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Re: 'White' water?

Post by Lancs_lad » Mon Sep 08, 2014 12:11 pm

I like it the way it is. No one gets offended when I wear my white gown and hood on the river ;-)

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Re: 'White' water?

Post by sundaykayaker » Mon Sep 08, 2014 12:58 pm

What a brilliant question.
Same can be said of swimming - don't see many " None Anglo Saxons :) " participating in that sport either.

The River does not care about the color of your skin or ethnicity.
Once you have the kit on - it is difficult to tell, when you r running a rapid & screaming like a big girls blouse :o)

So, I have no answer to this question, other then to confess that I am from a "none white" ethnic group.
I have not been able to convince any of my "ethnic English" friends to try out a river outing.
I now just share my videos and endlessly bore them with my exploits.
The more I talk about it, more they think I am crazy.

C U on the Water . Come and say hello & If you guess my ethnicity I will gladly buy u a beer.
Just ask " r u the Sunday Kayaker " lol. unless you already know me. then its your round

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Re: 'White' water?

Post by Big Henry » Mon Sep 08, 2014 4:11 pm

jam bo wrote:
ion wrote:Lots of Asians paddling out on the West coast Dave. I can only think off the top of my head of one black guy, but he's an awesome paddler. And then there's this dude...what I'd give for those guns...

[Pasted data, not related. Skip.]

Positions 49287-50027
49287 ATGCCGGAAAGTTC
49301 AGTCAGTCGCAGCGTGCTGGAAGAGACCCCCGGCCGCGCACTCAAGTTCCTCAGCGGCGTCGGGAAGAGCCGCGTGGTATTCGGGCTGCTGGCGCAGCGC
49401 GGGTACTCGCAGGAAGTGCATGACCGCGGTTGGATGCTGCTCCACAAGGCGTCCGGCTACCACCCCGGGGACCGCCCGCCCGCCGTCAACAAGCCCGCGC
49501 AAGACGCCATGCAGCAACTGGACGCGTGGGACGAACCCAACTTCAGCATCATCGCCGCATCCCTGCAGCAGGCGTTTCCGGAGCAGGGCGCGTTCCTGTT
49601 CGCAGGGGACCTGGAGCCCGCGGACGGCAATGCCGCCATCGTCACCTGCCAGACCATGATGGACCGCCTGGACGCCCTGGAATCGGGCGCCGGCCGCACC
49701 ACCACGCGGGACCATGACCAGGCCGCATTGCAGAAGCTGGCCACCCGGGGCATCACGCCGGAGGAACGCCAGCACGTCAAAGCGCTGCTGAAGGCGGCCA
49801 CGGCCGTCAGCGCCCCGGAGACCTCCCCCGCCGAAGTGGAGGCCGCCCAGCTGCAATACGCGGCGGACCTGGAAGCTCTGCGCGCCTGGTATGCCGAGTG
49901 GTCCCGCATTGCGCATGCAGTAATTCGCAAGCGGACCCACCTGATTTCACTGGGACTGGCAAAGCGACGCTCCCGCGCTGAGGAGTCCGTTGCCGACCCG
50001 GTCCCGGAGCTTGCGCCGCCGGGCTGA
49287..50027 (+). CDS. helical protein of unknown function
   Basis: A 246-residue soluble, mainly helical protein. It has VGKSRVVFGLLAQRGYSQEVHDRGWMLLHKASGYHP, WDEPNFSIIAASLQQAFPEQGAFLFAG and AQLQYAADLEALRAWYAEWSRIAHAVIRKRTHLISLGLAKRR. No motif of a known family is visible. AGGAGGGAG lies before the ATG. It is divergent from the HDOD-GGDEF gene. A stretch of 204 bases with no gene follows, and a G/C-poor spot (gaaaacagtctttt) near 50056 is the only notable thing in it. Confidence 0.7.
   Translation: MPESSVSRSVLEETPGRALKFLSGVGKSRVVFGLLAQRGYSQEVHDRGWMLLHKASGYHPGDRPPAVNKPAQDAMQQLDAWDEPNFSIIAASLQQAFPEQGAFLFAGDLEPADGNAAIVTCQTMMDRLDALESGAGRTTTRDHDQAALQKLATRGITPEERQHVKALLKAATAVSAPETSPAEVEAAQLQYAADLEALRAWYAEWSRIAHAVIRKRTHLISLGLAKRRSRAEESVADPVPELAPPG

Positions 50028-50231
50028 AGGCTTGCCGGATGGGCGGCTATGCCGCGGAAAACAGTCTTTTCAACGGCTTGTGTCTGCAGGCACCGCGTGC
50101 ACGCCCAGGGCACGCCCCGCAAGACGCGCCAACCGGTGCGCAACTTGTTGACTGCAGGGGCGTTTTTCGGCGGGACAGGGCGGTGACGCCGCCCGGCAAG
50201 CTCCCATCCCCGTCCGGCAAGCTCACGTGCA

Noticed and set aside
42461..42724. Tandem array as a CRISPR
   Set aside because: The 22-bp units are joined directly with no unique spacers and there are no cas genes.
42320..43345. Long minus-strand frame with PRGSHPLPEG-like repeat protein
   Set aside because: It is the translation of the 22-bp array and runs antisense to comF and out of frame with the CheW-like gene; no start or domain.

Image

Has he just bent those paddles? !!!
If memory serves, he was so happy at having just won a medal at the Beijing Olympics that he slammed his paddles down onto the front deck of his boat and snapped them!

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Re: 'White' water?

Post by Franky » Mon Sep 08, 2014 5:16 pm

Lancs_lad wrote:I like it the way it is. No one gets offended when I wear my white gown and hood on the river ;-)
How do you know nobody gets offended?

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Re: 'White' water?

Post by DaveBland » Mon Sep 08, 2014 6:27 pm

ion wrote:Lots of Asians paddling out on the West coast Dave. I can only think off the top of my head of one black guy, but he's an awesome paddler. And then there's this dude...what I'd give for those guns...
It's good to hear. I paddle with a half Chinese guy who's a bit handy in a boat too. But I just have never come across many non-white paddlers.
Well, hey, at least there's a shit load more females on the water than there ever was.
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Re: 'White' water?

Post by David Fairweather » Mon Sep 08, 2014 7:28 pm

So much of this is socio-economic. Think about how many current paddlers are introduced to Paddlesports through organisations such as scouts, and how well do those organisations reflect the ethnicity of a community?